Allergic Contact Dermatitis in Children: Review of the Past Decade

  • Shehla Admani
  • Sharon E. JacobEmail author
Part of the following topical collections:
  1. Topical Collection on Allergic Skin Diseases


Allergic contact dermatitis (ACD) is a type IV delayed hypersensitivity reaction. During the last decade, there has been a heightened awareness of this disease in the pediatric population. The gold standard for diagnosis is patch testing. The prevalence of positive patch tests in referred children with suspected ACD ranges from 27 to 95.6 %. The most common allergens in children in North America are nickel, neomycin, cobalt, fragrance, Myroxylon pereirae, gold, formaldehyde, lanolin/wool alcohols, thimerosal, and potassium dichromate. The relationship between ACD and atopic dermatitis (AD) is complicated with conflicting reports of prevalence in the literature; however, in a patient with dermatitis not responding to traditional therapies, or with new areas of involvement, ACD should be considered as part of the work-up.


Allergic contact dermatitis Patch test Pediatric Children Allergen Allergic sensitization Atopic dermatitis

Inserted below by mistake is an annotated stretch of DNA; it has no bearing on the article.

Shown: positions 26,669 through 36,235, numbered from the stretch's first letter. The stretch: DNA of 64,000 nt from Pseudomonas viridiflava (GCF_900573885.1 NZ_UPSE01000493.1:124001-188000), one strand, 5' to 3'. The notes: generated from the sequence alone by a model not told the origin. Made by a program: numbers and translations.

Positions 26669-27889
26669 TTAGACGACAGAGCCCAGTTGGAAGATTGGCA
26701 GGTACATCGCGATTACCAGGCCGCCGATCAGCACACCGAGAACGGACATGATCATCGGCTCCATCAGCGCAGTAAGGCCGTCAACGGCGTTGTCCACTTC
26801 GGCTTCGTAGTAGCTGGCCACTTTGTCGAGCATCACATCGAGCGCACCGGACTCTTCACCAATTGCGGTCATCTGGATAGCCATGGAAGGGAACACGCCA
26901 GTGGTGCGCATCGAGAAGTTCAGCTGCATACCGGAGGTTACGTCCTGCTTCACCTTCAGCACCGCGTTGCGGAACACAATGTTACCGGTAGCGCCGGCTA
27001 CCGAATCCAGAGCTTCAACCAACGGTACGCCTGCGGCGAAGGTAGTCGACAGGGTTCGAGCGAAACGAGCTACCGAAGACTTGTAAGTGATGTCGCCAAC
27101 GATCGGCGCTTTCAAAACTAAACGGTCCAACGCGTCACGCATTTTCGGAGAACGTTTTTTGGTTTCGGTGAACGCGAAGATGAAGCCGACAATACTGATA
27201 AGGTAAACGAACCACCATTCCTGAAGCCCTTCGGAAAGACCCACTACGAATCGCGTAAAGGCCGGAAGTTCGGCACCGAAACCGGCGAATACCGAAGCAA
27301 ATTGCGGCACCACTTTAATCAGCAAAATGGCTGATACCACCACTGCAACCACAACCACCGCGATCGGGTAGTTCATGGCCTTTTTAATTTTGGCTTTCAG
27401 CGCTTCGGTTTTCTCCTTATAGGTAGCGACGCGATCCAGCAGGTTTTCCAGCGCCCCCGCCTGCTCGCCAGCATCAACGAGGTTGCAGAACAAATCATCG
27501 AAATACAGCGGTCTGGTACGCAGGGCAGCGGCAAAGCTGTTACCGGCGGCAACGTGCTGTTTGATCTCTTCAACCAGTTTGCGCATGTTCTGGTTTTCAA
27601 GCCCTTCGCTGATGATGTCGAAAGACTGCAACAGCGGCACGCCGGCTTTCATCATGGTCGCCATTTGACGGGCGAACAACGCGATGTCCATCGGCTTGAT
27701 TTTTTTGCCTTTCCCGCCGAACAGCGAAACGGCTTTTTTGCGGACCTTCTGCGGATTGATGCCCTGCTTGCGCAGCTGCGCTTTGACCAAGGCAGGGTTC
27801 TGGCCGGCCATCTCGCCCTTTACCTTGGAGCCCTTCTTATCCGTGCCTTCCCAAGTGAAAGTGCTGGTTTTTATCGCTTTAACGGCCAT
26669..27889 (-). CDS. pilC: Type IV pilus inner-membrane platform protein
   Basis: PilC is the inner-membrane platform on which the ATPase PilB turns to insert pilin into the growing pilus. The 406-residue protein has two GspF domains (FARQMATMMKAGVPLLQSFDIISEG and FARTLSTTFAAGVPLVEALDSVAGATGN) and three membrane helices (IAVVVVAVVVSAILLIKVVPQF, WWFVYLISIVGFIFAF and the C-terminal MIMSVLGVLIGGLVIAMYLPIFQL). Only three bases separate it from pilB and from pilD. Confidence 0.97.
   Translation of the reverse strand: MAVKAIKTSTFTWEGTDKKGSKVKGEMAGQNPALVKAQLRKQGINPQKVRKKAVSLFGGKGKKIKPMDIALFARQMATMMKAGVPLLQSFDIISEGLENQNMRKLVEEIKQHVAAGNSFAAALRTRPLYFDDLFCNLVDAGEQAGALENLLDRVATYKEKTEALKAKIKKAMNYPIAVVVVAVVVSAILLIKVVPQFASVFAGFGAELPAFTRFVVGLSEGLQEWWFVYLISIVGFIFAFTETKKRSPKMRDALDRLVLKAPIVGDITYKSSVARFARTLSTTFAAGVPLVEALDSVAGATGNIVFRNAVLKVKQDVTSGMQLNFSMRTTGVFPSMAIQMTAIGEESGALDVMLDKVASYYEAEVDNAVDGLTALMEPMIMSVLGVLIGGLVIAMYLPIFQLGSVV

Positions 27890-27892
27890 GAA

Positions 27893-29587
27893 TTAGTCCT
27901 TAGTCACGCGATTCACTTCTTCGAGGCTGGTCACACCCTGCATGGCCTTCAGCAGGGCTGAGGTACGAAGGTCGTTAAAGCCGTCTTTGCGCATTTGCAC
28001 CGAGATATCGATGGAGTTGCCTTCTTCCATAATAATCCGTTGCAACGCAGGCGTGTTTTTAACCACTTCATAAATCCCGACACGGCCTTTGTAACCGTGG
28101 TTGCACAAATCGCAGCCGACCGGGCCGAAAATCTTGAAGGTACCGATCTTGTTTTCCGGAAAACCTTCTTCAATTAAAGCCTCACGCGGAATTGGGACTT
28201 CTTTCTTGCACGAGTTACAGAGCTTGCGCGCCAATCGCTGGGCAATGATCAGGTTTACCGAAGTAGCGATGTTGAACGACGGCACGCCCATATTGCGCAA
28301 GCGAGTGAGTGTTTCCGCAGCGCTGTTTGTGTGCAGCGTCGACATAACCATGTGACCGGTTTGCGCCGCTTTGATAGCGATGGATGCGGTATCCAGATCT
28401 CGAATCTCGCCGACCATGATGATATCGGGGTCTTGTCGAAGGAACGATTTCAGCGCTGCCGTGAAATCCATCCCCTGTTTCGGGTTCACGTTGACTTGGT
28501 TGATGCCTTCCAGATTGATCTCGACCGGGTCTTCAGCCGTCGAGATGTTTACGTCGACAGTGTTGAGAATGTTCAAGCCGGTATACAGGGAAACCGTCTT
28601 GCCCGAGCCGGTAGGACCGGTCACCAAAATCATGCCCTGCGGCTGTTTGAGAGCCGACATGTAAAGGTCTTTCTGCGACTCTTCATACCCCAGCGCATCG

Compliance with Ethics Guidelines

Conflict of Interest

Sharon E. Jacob is a board member for the American Contact Dermatitis Society and has served as a consultant for Johnson & Johnson.

Shehla Admani declares that she has no conflict of interest.

Dr. Jacob and Dr. Admani are independent investigators for the PREA-2 study evaluating the safety and efficacy of the 3 panel T.R.U.E. ™ test in children.

Human and Animal Rights and Informed Consent

This article does not contain any studies with human or animal subjects performed by any of the authors.


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Copyright information

© Springer Science+Business Media New York 2014

Authors and Affiliations

  1. 1.Division of Dermatology, Rady Children’s HospitalUniversity of California San DiegoSan DiegoUSA
  2. 2.San Diego and Rady Children’s HospitalUniversity of CaliforniaSan DiegoUSA

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